Cotton experienced a similar phenomenon last month after he wrote an op-ed that led to a staff revolt and forced the resignation of former Times opinion editor James Bennet.
“The woke mob at The New York Times has claimed another scalp,” Cotton wrote.
“This is not a one-off event but a trend, as far-left, anti-American forces have consolidated control over some of our nation’s most influential institutions,” he continued.
Weiss, who is a traditional liberal, was “viciously harassed” by her colleagues for refusing to embrace extremist political positions within the paper’s editorial division.
She issued a widely circulated resignation letter to Times publisher A. G. Sulzberger this week that recounted the toxic environment at the flagship newspaper.
“My own forays into Wrongthink have made me the subject of constant bullying by colleagues who disagree with my views,” she wrote. “They have called me a Nazi and a racist.”
Weiss said she had “learned to brush off” remarks about how she was “writing about the Jews again” from bigoted Times staffers.
“Still other New York Times employees publicly smear me as a liar and a bigot on Twitter with no fear that harassing me will be met with appropriate action,” she noted.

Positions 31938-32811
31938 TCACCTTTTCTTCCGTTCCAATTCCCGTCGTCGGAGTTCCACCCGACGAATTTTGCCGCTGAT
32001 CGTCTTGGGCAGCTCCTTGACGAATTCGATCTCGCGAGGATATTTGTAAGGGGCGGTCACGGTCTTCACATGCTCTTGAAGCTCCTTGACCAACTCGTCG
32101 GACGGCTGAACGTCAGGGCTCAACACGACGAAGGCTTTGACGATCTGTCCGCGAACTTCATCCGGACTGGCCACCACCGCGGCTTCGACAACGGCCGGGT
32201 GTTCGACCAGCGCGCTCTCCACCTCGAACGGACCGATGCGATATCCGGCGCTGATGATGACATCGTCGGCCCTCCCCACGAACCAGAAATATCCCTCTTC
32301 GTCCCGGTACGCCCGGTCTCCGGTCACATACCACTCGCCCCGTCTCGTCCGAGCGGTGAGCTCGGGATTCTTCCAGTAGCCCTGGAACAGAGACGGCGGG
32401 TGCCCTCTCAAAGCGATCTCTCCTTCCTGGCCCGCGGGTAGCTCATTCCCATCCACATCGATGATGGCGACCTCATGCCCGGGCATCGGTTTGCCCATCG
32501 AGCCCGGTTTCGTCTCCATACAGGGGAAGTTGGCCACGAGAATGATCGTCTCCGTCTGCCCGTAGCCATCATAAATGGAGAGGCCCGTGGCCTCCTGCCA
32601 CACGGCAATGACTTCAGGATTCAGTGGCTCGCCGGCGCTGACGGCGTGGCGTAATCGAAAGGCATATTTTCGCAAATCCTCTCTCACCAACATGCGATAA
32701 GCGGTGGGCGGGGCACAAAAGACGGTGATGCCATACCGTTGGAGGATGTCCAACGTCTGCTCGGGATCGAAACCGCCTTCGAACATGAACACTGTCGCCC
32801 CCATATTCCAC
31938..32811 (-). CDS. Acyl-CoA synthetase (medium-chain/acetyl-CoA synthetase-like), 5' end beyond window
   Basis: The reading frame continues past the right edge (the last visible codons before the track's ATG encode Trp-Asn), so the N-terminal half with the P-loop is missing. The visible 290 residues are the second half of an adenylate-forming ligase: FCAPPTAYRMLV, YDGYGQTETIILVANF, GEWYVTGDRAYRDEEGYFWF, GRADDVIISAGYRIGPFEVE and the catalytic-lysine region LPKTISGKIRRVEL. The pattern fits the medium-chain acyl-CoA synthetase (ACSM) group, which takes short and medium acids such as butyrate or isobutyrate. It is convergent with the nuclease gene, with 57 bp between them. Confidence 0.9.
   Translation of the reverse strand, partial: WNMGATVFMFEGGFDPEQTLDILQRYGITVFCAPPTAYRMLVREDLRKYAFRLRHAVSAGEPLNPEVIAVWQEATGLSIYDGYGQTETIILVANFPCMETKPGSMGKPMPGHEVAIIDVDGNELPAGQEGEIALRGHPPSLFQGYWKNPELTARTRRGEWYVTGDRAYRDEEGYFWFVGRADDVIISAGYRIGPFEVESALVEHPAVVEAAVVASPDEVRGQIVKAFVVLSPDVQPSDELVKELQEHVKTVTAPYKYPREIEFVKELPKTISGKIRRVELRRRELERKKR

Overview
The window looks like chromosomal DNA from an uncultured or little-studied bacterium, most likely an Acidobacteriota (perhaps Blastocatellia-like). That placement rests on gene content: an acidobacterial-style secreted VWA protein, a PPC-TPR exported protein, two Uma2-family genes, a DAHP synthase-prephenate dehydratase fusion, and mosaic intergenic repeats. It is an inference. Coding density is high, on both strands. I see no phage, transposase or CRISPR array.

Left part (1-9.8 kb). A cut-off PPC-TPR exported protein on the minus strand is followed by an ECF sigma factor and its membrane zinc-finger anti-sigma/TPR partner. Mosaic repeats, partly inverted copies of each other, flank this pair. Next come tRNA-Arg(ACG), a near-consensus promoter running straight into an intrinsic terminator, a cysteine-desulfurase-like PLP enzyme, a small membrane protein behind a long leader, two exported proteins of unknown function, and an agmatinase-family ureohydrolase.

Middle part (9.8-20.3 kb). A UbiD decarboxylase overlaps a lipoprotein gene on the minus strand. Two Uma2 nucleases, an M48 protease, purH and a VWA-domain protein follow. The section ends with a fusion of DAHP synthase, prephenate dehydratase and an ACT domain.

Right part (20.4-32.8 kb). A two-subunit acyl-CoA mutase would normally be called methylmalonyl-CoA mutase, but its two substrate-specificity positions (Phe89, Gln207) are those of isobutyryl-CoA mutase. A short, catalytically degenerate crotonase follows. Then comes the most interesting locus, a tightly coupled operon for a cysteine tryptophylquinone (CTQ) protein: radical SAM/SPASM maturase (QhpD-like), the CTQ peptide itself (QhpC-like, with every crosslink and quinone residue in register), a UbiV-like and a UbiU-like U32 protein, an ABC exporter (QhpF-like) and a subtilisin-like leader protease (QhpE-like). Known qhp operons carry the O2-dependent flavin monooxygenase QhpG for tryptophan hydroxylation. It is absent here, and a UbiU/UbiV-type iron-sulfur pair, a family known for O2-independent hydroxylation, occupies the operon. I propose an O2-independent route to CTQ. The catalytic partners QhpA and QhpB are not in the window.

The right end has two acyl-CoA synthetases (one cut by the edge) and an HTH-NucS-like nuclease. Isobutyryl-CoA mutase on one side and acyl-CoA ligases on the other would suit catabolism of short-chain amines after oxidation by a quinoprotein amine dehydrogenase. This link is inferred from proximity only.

None had faced consequences for the attacks, she added.
Cotton tore into Times knowing that conservatives have long been socially acceptable targets of the so-called paper of record. But now, moderate Democrats aren’t safe.
“Just as radicals in many cities have seized control of the streets and are demolishing statues to American heroes like George Washington, a band of more polished radicals have seized control of venerable institutions and are using their newfound power to bully an unwilling country,” Cotton wrote.
“Suffice it to say the New York Times isn’t a newspaper anymore, in the traditional sense of the word,” he concluded.
“It’s a propaganda bullhorn—a super PAC for the Democratic Party, the 1619 Project, and other revolutionary causes,” he said. “Perhaps it should rebrand as The New Woke Times.”